Such criticism was to be expected from longtime critics of the PLCB, countered Chuck Ardo, a spokesman for Mr. Rendell. "The LCB decided their retail staff needed some training to ensure courteous service," he said. "If the LCB were to find a cure for cancer they would find a reason to criticize it.""Cure for cancer"? In light of what's been going on lately, it seems more likely that someone at the LCB's brother-in-law would be peddling Laetrile, Chuck, and yeah, I'd criticize that.
In fact, even your own boss criticized the courtesy contract controversy...at least, until someone got to him and, er, pointed out the facts. Check it out, and how Chuck spun it right around (emphasis added, cuz I wouldn't want you to miss the important stuff...):
Clear? You bet! It's clear to me that Rendell's "instinctive" response to hearing about a fairly large state contract being let to the husband of a high-ranking agency manager was that it was "something that should be corrected." How much more information do you need? That it's "in compliance" with the state's Adverse Interest Act, according to LCB spokesman Nick Hays? Yeah, that's a tough standard. Check out the Post-Gazette's careful, damning parsing of that:
Mr. Rendell, when asked about the customer service training contract at a news conference, said it was the first he'd heard of it -- and of the relationship between the consulting firm's president and an PLCB manager. "If it's true, it's something that should be corrected," Mr. Rendell said.
But the governor made that comment before he had all the information about the contract, Mr. Ardo said. "He is not calling for the contract to be rebid," said Mr. Ardo. "He answered instinctively [because] the way the question was asked it seemed there might be a problem, but once the details unfolded it was clear there is no problem."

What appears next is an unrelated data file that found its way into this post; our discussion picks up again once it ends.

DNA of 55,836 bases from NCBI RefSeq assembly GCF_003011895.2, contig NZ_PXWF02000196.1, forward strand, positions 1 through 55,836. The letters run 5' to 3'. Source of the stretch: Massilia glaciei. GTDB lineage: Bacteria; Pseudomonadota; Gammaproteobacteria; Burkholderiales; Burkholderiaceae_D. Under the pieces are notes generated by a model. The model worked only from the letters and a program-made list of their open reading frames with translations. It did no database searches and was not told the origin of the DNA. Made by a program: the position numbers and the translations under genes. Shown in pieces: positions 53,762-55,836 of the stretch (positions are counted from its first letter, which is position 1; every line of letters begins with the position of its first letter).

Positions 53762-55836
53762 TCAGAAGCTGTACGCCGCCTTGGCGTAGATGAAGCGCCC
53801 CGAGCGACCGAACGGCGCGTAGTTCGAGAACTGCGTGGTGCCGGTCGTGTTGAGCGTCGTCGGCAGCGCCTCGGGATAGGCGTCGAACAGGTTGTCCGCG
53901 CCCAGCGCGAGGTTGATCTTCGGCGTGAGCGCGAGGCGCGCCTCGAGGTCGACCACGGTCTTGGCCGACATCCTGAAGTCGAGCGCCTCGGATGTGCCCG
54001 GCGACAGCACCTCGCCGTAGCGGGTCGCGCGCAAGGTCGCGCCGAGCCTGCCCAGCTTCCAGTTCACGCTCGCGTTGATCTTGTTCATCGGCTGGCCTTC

Hays said the contract was "in compliance" with the state's Adverse Interest Act, which among other things prohibits state employees from influencing contracts in which they have an interest.
The act also prohibits state employees from having an "adverse interest" in any contract with the state agency that employs them. The act defines that interest as being "a stockholder, partner, member, agent, representative or employee" of a company seeking such a contract. Hays said Susanne Hobart does not do any work for her husband's firm.
Let me get this straight. Is this coming from the same state agency that recently required an investor in Philadelphia brewpub Earth Bread + Brewery to sell his investment to his wife (because he was also an investor in another small Pennsylvania brewery, which might influence the managers of EB+B to buy beer from that brewery), and then further required his wife to sign an affadavit that her husband would never profit from her investment? Really?
Did they require Mrs. Hobart to sign a similar affadavit? They're married. The state's "Adverse Interest Act" doesn't cover that? I guess that's one of the "details" Chuck was talking about.
The Gov should follow his instincts more often.